10. The semiconductor wafer cassette mapper of claim 8, wherein the driving system further comprises:
a drive rail, wherein a plane mirror moves on the drive rail; and
a power device mounted on the drive rail, wherein the power device drives the plane mirror.
11. A semiconductor wafer cassette mapper for detecting a position of a wafer in a wafer cassette, wherein the wafers are coaxially disposed in the wafer cassette and a plurality of intervals are formed between the adjacent wafers, the wafer cassette mapper comprising:
a photo-detecting array mounted at one side of the wafer cassette; and
a light source, wherein a parallel light generated from the light source is perpendicular to an axis of the wafers and parallel to the wafers, and the parallel light passes through the wafer cassette to the photo-detecting array.
12. The semiconductor wafer cassette mapper of claim 11, wherein the photo-detecting array includes a linear charge coupled device.
13. The semiconductor wafer cassette mapper of claim 11, wherein a length of the photo-detecting array is longer than the wafer cassette.
14. The semiconductor wafer cassette mapper of claim 11, wherein the light source includes a strip light source.
15. The semiconductor wafer cassette mapper of claim 14, wherein a length of the strip light source is longer than the wafer cassette.
16. The semiconductor wafer cassette mapper of claim 14, wherein the strip light source further comprises:
a paraboloidal mirror;
a point light source located at a focus of the paraboloidal mirror, wherein the paraboloidal mirror reflects light generated from the point light source to form a parallel light; and
a plane mirror, wherein the paraboloidal mirror reflects the light generated from the point light source to generate the parallel light, the parallel light is incident upon the plane mirror, and the parallel light reflected from the plane mirror passes through the wafer cassette to the photo-detecting array.
17. The semiconductor wafer cassette mapper of claim 11, wherein the light source includes a parallel scanning light source.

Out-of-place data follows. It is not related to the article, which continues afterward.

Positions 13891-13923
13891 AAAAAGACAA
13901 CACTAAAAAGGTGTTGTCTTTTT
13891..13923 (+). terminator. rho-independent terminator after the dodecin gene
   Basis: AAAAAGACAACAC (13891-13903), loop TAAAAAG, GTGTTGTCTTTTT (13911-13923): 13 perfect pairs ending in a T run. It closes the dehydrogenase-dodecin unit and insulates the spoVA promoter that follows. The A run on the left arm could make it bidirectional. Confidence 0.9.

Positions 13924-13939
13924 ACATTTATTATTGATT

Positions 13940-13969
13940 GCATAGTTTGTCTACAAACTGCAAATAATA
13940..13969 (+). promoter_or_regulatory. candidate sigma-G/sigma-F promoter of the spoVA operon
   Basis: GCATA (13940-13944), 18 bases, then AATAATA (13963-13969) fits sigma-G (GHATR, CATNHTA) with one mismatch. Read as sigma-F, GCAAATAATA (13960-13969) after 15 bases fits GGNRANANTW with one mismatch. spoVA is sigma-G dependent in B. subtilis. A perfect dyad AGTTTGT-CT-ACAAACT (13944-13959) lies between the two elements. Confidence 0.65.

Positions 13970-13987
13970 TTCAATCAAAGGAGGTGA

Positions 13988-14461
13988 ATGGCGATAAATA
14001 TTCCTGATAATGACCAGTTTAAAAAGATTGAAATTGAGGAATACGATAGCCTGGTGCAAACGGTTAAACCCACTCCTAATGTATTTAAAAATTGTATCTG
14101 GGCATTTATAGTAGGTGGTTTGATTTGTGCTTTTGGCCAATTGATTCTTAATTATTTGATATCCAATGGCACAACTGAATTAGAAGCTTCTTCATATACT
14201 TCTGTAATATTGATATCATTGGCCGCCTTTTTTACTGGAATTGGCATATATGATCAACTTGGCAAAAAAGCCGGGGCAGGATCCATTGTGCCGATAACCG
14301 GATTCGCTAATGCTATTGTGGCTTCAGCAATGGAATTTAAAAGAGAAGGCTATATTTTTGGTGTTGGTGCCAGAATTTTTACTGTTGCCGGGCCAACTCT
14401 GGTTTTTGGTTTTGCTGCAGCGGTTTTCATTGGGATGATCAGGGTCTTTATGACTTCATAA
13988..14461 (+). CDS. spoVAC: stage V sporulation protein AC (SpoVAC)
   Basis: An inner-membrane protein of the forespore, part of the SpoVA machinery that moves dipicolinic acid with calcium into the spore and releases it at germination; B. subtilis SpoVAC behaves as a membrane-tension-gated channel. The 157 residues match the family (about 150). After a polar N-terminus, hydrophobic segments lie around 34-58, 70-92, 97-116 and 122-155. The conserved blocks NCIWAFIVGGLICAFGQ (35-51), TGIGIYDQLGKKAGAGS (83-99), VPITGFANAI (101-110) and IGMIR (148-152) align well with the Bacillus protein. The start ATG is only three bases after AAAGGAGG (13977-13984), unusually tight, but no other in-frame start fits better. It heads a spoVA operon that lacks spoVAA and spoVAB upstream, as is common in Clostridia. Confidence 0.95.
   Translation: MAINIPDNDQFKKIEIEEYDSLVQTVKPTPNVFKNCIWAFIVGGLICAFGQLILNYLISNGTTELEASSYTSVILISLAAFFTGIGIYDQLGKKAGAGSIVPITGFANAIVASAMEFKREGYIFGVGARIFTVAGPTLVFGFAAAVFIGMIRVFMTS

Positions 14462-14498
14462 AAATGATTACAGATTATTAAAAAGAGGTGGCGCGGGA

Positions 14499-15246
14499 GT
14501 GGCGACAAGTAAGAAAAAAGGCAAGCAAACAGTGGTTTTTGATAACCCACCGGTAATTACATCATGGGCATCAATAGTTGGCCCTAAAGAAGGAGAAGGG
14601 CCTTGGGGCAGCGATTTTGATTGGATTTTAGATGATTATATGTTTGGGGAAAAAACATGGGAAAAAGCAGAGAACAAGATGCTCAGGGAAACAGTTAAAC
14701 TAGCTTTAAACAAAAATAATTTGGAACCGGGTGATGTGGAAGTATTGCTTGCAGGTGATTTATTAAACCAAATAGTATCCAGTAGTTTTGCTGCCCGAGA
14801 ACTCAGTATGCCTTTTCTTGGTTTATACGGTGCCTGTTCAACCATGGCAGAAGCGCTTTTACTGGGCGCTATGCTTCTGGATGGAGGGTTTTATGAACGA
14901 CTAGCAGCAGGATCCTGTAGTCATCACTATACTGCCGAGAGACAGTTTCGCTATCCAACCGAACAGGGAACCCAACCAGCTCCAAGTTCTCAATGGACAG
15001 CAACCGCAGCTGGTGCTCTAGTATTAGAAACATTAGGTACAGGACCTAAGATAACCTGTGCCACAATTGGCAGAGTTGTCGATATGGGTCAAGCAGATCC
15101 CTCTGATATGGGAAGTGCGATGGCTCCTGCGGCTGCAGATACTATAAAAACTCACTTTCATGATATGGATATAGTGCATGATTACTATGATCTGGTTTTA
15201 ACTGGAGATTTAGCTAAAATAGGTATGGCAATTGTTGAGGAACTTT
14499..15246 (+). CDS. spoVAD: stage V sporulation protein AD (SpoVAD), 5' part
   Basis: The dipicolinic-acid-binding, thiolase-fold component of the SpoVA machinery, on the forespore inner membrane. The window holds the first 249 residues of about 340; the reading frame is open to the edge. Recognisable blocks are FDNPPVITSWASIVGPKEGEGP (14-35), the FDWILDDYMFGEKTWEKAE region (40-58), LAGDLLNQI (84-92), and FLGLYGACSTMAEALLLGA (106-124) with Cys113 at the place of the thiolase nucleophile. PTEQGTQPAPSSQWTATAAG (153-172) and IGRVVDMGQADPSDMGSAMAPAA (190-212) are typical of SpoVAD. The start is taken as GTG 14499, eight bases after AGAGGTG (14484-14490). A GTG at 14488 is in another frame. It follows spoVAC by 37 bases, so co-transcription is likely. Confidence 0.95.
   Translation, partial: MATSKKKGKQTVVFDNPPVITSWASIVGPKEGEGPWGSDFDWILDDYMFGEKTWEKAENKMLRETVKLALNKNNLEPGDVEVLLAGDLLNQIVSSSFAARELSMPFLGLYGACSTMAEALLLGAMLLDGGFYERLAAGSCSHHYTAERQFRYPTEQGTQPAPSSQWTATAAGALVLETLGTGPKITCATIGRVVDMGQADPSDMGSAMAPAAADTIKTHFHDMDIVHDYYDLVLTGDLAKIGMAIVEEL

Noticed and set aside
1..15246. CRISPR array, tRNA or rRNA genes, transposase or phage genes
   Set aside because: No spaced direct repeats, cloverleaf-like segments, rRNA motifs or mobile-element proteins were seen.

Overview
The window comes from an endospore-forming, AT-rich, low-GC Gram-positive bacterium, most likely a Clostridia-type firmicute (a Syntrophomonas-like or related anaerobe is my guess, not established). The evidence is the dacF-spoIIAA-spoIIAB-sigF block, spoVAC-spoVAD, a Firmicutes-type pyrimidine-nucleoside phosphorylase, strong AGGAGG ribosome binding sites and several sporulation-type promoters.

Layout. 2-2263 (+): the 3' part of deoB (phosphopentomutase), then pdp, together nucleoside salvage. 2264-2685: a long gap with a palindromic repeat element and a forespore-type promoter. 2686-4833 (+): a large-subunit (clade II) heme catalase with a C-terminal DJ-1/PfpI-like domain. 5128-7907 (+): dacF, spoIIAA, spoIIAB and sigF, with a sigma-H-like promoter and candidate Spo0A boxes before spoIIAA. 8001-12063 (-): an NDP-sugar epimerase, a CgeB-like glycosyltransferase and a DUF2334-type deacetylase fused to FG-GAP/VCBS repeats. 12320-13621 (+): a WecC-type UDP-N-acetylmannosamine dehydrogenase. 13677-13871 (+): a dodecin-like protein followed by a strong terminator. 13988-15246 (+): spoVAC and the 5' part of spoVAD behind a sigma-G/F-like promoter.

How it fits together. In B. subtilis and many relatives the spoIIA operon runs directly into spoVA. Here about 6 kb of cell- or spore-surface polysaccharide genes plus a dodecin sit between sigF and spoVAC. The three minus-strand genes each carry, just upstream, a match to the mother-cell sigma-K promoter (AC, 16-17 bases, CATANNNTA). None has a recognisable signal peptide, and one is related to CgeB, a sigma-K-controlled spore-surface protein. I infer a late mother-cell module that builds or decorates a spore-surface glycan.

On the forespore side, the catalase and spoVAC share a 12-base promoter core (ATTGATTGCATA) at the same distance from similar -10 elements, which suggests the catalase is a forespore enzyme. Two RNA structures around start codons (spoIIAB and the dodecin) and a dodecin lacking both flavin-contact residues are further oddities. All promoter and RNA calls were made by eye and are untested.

18. The semiconductor wafer cassette mapper of claim 17, wherein the parallel scanning light source further comprises:
a driving system;
a plane mirror mounted on the driving system, wherein a moving path of the plane mirror is parallel to an axis of the wafers and the plane mirror moves linearly; and
a light source aligned with at the plane mirror for generating a parallel beam, wherein the parallel beam parallel to the wafers is reflected from the plane mirror and passes through the wafer cassette to the photo-detecting array by adjusting an angle of the plane mirror and a location of the light source, and a moving length of the plane mirror is a longer than that of the wafer cassette.
19. The semiconductor wafer cassette mapper of claim 18, wherein the light source includes a laser.
Description
BACKGROUND OF THE INVENTION

1. Field of the Invention

The present invention relates to a semiconductor wafer mapping apparatus. More particularly, the present invention relates to a semiconductor wafer cassette mapper for detecting number and position of wafers in a wafer cassette.

2. Description of the Related Art

In order to reduce dust and contamination from a manufacturing process, an automatic mechanism is required to perform automatic processes. When a wafer cassette holding a number of wafers is placed in an appropriate position, a robotic arm transports the wafers between a wafer processing chamber and the wafer cassette. Several types of wafer cassettes are used to hold these wafers, depending on the particular process being performed. For example, Teflon wafer cassettes are employed to transport wafers while they are in chemical processes, and quartz wafer cassettes are employed to hold wafers during high temperature processes. In between these processing steps, automated transfer devices are used to transfer the wafers from one type of wafer cassette to another.

FIG. 1 is a schematic, three-dimensional illustration of the conventional semiconductor wafer cassette mapper.

Referring to FIG. 1, a semiconductor wafer cassette 100, capable of holding a full complement of twenty-five wafers 101, is shown. Each of the wafers 101 is disposed horizontally in evenly-spaced slots 103 located on each sidewall of wafer cassette 100.